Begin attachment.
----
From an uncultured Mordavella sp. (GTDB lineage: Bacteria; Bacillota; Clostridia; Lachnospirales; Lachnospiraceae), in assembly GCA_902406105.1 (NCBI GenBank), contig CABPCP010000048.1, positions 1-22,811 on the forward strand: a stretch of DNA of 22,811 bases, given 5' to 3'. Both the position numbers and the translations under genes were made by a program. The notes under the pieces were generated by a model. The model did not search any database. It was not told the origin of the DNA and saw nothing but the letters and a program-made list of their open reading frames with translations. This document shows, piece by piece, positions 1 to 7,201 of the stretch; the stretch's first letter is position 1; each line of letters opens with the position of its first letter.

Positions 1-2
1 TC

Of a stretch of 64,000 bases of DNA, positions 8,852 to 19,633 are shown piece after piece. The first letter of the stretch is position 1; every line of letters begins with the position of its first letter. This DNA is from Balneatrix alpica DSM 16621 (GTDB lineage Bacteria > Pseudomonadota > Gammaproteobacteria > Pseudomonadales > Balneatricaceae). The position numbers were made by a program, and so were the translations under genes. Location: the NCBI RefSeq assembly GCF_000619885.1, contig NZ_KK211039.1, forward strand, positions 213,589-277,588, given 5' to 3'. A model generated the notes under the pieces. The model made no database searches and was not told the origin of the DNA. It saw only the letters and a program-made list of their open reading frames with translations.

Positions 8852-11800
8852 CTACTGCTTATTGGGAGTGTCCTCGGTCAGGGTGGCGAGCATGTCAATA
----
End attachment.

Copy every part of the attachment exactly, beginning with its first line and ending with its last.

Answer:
From an uncultured Mordavella sp. (GTDB lineage: Bacteria; Bacillota; Clostridia; Lachnospirales; Lachnospiraceae), in assembly GCA_902406105.1 (NCBI GenBank), contig CABPCP010000048.1, positions 1-22,811 on the forward strand: a stretch of DNA of 22,811 bases, given 5' to 3'. Both the position numbers and the translations under genes were made by a program. The notes under the pieces were generated by a model. The model did not search any database. It was not told the origin of the DNA and saw nothing but the letters and a program-made list of their open reading frames with translations. This document shows, piece by piece, positions 1 to 7,201 of the stretch; the stretch's first letter is position 1; each line of letters opens with the position of its first letter.

Positions 1-2
1 TC

Of a stretch of 64,000 bases of DNA, positions 8,852 to 19,633 are shown piece after piece. The first letter of the stretch is position 1; every line of letters begins with the position of its first letter. This DNA is from Balneatrix alpica DSM 16621 (GTDB lineage Bacteria > Pseudomonadota > Gammaproteobacteria > Pseudomonadales > Balneatricaceae). The position numbers were made by a program, and so were the translations under genes. Location: the NCBI RefSeq assembly GCF_000619885.1, contig NZ_KK211039.1, forward strand, positions 213,589-277,588, given 5' to 3'. A model generated the notes under the pieces. The model made no database searches and was not told the origin of the DNA. It saw only the letters and a program-made list of their open reading frames with translations.

Positions 8852-11800
8852 CTACTGCTTATTGGGAGTGTCCTCGGTCAGGGTGGCGAGCATGTCAATA